Government Extends Protection for Commercial Tenants During Covid-19
The Coronavirus Act 2020 (“the Act”) came into force on 25th March 2020. This included protection for commercial tenants, and this has now been extended until the end of the year.
For landlords and tenants in England and Wales, the Act immediately prevented a landlord from terminating certain tenancies by forfeiture for non payment of rent until the 30th June 2020. This date was extended to 30th September 2020 and then to the end of March 2021 and now to 30th June 2021.
The Government has recently announced that a moratorium on a forfeiture of business tenancies will be further extended to the 30th June 2021.
It should be noted that powers remain available in the Act for further extensions of this date.
The restrictions apply to forfeiture by the landlord instructing a bailiff to change the locks as well as to forfeiture via proceedings in court.
What commercial tenancies to the restrictions apply to?
The Act states that the restrictions benefit any business tenancy to which Part II of the Landlord and Tenant Act 1954 applies. The explanatory notes accompanying the Act confirm the Government intended it also to apply to leases where the protection of the 1954 Act is excluded and provisions also seek to cover lawful sub tenants.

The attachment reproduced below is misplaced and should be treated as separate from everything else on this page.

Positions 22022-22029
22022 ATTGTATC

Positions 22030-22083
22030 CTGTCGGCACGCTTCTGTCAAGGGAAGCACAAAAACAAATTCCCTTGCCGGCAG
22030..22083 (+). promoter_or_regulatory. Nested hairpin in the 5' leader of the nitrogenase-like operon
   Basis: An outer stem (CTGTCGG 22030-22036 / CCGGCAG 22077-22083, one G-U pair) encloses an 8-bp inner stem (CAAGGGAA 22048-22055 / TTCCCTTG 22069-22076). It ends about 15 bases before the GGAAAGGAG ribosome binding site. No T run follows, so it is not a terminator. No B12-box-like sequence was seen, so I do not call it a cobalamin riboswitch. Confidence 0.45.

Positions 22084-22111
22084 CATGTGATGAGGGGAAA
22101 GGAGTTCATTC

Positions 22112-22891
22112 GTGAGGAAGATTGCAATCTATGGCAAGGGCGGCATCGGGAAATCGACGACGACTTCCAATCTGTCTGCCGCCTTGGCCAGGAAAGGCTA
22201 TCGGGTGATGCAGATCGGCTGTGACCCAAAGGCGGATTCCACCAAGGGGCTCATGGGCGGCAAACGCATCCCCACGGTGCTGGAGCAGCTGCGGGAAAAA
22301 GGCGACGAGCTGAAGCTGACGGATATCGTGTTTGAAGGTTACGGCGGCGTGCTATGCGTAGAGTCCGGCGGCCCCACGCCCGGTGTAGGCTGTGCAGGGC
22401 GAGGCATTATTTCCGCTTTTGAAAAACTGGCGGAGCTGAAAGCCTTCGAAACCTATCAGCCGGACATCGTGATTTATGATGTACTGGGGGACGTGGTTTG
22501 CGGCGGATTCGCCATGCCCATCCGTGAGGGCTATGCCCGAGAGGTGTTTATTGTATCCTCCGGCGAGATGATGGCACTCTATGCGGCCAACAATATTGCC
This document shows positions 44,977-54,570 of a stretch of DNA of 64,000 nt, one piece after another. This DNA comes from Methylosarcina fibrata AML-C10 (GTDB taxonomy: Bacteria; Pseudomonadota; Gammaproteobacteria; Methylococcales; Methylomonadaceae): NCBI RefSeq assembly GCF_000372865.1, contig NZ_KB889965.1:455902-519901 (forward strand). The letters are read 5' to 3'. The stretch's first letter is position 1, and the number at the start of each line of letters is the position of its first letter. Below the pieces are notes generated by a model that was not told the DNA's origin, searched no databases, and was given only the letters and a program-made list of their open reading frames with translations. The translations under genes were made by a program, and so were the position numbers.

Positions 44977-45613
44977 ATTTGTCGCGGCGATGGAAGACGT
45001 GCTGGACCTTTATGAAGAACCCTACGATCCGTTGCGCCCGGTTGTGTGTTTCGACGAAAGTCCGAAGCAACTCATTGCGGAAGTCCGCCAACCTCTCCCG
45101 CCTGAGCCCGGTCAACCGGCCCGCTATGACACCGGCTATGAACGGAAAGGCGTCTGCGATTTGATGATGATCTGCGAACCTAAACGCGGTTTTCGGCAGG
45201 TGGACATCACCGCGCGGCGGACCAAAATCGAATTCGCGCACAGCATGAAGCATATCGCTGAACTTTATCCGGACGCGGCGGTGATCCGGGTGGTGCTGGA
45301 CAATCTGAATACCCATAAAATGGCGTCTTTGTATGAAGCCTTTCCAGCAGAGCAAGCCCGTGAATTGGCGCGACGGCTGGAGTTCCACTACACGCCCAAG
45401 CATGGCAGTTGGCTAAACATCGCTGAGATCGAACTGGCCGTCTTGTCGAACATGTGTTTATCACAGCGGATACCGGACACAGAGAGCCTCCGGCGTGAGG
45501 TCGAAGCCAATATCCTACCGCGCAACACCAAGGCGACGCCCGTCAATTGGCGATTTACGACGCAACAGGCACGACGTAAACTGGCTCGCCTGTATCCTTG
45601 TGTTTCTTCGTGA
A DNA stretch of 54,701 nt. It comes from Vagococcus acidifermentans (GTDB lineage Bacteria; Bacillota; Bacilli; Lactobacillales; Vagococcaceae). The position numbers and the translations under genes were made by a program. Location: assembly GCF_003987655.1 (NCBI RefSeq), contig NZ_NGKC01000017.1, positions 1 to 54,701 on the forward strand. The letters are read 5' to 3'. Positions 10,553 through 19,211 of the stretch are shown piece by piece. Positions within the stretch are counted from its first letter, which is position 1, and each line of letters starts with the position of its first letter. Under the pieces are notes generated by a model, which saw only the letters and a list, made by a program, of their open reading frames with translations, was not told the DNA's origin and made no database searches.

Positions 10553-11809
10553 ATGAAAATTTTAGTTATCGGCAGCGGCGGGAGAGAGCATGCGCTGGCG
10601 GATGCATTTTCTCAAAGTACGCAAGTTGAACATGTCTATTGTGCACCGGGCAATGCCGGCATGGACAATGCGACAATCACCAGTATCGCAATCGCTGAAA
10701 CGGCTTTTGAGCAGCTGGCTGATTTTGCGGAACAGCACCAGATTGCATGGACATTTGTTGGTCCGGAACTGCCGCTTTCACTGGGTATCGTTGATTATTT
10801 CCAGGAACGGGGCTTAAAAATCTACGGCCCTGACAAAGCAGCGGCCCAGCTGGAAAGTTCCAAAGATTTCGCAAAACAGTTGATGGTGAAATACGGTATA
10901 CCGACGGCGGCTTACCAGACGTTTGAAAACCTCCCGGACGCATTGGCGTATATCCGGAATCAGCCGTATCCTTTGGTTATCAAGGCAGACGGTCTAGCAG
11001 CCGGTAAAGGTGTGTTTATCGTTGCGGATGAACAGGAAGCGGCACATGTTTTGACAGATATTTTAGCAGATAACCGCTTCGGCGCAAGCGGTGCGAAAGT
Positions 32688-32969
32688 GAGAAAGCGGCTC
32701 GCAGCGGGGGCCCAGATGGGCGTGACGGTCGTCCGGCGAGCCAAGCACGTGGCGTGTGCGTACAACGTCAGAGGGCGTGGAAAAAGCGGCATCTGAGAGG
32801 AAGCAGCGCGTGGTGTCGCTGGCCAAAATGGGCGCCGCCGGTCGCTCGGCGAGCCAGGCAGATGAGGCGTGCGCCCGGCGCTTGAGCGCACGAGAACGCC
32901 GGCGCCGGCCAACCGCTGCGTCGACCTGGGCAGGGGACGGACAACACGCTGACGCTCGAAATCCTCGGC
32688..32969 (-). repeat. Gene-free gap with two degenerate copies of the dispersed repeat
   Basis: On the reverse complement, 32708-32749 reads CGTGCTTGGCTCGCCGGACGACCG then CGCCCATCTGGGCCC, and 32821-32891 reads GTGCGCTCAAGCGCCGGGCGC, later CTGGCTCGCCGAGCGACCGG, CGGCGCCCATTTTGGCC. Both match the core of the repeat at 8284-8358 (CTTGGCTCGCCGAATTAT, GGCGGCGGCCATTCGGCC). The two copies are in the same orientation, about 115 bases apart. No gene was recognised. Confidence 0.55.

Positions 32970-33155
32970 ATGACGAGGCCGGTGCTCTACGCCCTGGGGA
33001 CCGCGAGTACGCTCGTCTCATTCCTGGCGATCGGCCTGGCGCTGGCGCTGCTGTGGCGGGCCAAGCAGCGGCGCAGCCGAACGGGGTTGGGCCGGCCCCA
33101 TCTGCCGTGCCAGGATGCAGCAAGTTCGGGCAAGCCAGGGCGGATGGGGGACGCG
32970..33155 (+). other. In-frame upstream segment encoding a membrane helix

What about service charges and insurance?
The definition of a rent extends to any sum payable under the business tenancy including insurance, service charges and interest.
Waiver of right to forfeit
The Act states that the landlord’s conduct (that is discussions with commercial tenants as to sums owed) during the relevant period, that was to the 25th March 2020 and now extended to 30th June 2021, will not be treated as waiving the right to forfeit for non payment of rent unless the landlord gives an express waiver of the right to forfeit in writing. The Act states that the right to forfeit will be preserved for the non payment of rent.
There is a voluntary code which the Government published on 19th June 2020 for commercial property arrears during the Covid 19 pandemic which the aim of facilitating discussions between landlords and tenants.
Existing forfeiture proceedings
Under the Civil Procedure Rules, a stay on possession proceedings and enforcement of orders for possession means that the landlords are still not entitled to issue any forfeiture proceedings for arrears which fell due since 25th March. Under the Act and regulations, Courts will not be able to make a possession order which requires a tenant to give possession of business premises for non payment of rent to the landlord before 30th June 2021.